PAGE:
“I thought I’d just rest, but I was off too long, I got sloppy with my eating, the whole thing,” he said. “By the time I got to training camp, I wasn’t in good shape at all. It wasn’t so much the weight, but my body fat was up. All of camp, I’m trying to catch up. I’m trying to get in football shape while I’m trying to lose weight, and I was just never right.”
The 5-foot-10, 244-pound Turner is a rare commodity, a big man who can run like a guy 30 or 40 pounds lighter. Before he got to Atlanta, he had compiled three runs of 70 yards or longer in only 228 carries. But such talent comes with thoroughbred qualities. Unlike big backs such as Jerome Bettis, Turner’s game is dependent on his ability to break away, not simply break tackles.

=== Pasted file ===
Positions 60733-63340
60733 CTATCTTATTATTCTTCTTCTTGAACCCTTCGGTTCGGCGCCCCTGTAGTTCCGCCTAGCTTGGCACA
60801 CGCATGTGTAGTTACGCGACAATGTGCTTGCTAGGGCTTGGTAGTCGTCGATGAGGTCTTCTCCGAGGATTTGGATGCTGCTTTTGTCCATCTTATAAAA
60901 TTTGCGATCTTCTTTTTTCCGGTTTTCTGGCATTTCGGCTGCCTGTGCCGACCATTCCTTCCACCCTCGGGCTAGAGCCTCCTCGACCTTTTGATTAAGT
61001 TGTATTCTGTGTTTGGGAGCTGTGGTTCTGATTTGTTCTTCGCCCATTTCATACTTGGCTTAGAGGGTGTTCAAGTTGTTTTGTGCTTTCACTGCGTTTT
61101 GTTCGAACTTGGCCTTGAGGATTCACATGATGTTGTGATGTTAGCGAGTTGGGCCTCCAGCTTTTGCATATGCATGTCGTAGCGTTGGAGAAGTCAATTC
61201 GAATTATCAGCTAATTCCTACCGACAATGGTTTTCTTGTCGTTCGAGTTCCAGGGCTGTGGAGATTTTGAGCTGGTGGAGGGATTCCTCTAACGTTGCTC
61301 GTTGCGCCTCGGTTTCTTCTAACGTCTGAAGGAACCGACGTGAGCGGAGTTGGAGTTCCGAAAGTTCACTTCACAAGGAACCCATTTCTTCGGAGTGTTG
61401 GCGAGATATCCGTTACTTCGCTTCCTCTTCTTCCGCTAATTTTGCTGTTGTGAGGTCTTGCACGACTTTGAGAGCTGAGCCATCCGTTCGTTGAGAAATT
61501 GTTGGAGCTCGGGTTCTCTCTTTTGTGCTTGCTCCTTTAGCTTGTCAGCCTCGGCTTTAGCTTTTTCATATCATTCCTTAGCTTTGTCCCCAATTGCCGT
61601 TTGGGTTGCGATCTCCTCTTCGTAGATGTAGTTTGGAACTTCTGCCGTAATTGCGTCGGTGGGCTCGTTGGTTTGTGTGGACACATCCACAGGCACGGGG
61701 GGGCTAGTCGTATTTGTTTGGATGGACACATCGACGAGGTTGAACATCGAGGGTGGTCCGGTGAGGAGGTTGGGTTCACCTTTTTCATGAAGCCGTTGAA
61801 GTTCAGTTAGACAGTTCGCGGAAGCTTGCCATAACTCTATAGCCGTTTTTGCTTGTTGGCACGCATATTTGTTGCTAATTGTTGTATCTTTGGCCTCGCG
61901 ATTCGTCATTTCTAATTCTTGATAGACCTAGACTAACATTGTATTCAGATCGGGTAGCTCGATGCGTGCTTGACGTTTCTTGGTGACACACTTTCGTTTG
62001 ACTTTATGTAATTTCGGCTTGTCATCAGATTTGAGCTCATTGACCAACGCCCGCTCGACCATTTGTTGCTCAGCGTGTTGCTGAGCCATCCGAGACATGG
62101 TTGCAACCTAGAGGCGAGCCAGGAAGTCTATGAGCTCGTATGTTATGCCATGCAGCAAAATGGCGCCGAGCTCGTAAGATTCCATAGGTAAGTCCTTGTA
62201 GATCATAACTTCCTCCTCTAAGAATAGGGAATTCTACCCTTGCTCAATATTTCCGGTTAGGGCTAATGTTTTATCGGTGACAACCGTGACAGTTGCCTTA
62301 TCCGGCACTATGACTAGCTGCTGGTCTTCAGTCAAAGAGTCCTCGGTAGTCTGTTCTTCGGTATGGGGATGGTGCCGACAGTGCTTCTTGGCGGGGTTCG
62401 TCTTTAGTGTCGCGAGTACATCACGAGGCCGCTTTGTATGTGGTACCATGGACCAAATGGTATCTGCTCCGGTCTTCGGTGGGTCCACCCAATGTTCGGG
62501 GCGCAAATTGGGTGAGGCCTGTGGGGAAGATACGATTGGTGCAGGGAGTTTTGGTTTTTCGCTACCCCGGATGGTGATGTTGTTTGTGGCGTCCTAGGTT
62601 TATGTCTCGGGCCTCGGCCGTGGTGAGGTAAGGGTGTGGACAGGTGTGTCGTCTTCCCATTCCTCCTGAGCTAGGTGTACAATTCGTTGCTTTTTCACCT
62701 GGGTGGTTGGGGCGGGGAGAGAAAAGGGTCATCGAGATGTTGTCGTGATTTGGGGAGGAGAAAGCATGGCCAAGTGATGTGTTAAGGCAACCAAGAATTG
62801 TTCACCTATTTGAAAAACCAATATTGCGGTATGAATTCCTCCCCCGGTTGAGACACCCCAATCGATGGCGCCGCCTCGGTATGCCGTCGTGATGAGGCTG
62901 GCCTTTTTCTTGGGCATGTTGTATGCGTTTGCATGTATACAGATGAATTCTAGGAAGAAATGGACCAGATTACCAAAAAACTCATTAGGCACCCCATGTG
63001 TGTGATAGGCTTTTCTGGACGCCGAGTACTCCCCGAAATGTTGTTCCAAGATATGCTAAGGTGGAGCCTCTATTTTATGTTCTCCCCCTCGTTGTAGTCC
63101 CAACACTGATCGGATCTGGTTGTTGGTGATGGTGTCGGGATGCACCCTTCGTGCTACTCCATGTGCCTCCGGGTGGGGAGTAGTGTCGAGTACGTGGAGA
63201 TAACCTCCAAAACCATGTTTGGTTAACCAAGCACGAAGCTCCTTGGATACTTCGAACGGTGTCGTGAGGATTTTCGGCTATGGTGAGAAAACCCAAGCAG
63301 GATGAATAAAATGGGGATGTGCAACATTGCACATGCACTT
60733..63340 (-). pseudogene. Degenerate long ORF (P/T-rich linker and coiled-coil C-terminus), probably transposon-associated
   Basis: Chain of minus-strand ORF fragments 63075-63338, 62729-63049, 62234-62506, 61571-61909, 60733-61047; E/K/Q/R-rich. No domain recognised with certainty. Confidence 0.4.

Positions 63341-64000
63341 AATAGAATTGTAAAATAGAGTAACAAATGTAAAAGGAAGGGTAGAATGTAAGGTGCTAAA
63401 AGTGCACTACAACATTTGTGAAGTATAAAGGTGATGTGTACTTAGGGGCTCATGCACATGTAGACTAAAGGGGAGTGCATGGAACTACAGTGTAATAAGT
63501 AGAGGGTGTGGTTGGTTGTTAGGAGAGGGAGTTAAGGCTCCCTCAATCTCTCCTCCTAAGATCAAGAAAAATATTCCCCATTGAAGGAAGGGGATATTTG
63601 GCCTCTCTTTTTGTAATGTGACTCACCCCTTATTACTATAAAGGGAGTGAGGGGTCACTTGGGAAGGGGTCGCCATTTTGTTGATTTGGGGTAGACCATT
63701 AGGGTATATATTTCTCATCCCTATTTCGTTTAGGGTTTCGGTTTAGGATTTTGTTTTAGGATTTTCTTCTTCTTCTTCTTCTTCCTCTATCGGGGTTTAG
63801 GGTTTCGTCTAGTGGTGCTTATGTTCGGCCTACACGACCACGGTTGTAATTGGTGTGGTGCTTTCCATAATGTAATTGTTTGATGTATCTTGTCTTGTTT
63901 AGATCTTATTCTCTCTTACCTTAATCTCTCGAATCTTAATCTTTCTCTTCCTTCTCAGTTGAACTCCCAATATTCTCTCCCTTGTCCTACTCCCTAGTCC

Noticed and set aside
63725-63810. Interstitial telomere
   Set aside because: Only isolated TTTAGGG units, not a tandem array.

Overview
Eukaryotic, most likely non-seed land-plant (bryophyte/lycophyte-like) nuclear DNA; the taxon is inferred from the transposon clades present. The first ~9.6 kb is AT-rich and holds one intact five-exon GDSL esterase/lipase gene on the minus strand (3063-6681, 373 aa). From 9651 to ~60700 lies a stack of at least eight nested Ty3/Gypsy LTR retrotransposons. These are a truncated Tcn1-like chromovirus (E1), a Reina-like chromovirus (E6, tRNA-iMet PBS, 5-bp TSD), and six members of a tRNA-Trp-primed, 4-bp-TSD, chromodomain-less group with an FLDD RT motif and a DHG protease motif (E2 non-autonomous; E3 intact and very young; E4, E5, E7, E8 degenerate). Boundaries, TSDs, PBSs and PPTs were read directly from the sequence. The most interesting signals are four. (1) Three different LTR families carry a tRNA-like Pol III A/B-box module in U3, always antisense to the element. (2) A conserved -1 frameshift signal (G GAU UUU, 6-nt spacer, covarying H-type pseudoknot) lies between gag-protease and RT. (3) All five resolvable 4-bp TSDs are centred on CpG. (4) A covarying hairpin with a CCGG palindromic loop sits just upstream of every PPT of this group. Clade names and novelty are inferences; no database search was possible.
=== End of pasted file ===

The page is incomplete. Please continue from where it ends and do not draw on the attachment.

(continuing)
“I had no burst,” said Turner, one of a declining number of workhorse backs. Over the past three years, there have been an average of fewer than six backs to get at least 300 carries each season as more and more teams go to the two-back system. From 2000 to 2006, the average was nearly 10 backs a year with at least 300 carries, if not a few with 400.